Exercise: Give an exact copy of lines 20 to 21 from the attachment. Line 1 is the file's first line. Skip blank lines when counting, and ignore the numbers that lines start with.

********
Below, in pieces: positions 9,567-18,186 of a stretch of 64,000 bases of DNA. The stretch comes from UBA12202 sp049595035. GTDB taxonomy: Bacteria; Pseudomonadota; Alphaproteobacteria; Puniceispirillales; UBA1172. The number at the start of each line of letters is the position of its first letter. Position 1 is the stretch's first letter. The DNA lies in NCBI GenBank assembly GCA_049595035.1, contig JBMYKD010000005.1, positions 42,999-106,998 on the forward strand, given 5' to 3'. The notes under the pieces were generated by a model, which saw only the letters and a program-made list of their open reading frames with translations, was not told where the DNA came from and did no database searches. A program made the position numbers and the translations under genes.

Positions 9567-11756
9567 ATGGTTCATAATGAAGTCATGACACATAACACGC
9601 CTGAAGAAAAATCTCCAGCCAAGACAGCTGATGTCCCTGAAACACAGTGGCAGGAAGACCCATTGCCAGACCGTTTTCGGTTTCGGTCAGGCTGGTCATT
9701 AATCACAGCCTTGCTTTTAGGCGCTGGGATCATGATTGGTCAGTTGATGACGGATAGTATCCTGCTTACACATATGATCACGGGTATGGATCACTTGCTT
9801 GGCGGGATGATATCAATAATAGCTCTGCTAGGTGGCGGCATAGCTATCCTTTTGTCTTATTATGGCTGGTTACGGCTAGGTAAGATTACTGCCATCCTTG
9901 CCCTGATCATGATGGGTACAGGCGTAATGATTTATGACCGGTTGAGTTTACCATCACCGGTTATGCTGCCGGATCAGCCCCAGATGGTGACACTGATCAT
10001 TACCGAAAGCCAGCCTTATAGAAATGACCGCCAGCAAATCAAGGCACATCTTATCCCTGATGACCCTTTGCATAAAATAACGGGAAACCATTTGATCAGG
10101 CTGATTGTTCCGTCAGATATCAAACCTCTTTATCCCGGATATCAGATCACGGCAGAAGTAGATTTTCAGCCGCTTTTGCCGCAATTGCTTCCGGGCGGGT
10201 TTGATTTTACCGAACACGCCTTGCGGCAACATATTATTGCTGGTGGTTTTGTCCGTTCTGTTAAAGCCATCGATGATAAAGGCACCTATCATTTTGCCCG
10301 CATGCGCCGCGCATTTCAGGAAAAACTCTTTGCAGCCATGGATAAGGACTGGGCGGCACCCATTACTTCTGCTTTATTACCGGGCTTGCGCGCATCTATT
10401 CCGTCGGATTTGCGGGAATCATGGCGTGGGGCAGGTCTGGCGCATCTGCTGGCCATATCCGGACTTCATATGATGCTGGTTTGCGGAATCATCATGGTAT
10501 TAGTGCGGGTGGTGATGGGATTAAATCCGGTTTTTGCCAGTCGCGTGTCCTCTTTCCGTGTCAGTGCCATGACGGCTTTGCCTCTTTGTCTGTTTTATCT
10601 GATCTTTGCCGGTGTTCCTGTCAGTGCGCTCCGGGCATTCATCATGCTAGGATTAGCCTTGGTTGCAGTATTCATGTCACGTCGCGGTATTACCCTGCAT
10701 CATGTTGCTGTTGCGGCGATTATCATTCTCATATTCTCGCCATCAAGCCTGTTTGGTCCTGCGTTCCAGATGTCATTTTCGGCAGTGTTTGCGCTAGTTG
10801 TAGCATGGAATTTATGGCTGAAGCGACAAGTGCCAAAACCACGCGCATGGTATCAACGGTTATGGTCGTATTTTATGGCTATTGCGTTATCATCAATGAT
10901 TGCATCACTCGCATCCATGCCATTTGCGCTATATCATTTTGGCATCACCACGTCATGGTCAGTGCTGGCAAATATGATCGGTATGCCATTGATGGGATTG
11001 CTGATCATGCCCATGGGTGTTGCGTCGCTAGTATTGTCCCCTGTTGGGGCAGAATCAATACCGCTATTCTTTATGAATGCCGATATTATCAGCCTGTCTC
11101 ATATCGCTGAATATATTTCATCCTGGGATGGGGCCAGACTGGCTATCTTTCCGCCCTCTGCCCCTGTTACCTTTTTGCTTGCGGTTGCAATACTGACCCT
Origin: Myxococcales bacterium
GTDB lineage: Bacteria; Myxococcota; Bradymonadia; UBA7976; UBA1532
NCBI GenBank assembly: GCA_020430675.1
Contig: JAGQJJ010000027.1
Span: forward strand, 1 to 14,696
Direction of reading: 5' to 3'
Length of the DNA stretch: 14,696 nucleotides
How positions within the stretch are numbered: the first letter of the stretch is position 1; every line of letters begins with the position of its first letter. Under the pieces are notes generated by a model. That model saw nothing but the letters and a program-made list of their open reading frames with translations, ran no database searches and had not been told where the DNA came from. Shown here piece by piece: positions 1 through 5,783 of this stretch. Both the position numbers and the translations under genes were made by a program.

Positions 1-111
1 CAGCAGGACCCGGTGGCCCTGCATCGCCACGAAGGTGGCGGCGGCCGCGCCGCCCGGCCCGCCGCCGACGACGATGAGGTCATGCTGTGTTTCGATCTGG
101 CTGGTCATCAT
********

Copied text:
Origin: Myxococcales bacterium
GTDB lineage: Bacteria; Myxococcota; Bradymonadia; UBA7976; UBA1532